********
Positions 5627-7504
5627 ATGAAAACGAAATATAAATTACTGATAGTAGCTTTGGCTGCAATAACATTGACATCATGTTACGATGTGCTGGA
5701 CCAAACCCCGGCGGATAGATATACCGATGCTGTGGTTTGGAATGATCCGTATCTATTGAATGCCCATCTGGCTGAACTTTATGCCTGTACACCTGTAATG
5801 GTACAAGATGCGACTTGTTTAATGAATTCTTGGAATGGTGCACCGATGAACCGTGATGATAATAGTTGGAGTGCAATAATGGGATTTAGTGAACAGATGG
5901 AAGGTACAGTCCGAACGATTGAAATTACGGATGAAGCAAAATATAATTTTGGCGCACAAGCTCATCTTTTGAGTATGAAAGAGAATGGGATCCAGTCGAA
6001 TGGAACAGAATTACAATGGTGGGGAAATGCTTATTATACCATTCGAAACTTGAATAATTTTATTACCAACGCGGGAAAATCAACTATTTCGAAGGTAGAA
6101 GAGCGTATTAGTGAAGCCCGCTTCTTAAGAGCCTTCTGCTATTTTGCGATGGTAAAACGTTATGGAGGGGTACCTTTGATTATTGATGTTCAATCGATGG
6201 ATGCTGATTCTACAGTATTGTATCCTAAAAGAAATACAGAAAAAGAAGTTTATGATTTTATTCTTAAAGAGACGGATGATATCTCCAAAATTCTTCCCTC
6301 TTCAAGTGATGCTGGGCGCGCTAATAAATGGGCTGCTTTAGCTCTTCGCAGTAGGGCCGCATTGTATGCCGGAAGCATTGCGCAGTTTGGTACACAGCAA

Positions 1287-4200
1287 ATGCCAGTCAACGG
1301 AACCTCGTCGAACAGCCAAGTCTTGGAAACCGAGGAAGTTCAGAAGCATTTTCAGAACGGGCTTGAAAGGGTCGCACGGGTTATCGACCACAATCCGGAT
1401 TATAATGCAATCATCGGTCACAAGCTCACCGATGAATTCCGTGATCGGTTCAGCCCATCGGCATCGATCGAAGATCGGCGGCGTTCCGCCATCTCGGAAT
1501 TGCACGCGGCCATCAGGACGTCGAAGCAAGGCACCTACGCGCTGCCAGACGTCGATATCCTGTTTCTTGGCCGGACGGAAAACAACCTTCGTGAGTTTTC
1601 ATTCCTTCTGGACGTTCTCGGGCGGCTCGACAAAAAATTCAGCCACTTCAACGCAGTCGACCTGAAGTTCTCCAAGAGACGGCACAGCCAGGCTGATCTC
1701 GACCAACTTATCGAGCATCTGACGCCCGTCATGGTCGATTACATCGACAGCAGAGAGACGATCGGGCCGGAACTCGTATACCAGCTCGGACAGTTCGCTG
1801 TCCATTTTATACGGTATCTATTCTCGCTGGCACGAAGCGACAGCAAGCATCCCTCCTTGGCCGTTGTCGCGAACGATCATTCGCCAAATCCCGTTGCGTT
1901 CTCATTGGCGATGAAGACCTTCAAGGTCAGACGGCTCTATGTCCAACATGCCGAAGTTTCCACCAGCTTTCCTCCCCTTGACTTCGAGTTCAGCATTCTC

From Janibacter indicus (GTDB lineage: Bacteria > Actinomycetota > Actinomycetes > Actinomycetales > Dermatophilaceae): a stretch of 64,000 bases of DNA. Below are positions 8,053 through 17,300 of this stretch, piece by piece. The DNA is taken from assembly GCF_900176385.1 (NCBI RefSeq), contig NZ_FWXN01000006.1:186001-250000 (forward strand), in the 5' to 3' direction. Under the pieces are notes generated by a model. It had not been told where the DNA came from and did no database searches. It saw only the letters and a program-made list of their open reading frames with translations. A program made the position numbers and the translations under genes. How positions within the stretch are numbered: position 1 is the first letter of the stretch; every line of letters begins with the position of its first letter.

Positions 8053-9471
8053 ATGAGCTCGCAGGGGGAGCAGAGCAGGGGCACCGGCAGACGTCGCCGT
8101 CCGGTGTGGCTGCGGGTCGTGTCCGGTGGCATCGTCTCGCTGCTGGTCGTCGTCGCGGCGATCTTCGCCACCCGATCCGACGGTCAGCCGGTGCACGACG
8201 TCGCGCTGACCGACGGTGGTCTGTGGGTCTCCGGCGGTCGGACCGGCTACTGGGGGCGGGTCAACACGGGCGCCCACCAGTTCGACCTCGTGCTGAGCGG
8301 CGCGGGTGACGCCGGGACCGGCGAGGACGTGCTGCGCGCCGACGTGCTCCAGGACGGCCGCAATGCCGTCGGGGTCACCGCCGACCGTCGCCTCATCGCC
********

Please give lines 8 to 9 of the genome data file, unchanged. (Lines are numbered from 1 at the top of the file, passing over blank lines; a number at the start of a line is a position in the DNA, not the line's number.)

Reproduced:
6201 ATGCTGATTCTACAGTATTGTATCCTAAAAGAAATACAGAAAAAGAAGTTTATGATTTTATTCTTAAAGAGACGGATGATATCTCCAAAATTCTTCCCTC
6301 TTCAAGTGATGCTGGGCGCGCTAATAAATGGGCTGCTTTAGCTCTTCGCAGTAGGGCCGCATTGTATGCCGGAAGCATTGCGCAGTTTGGTACACAGCAA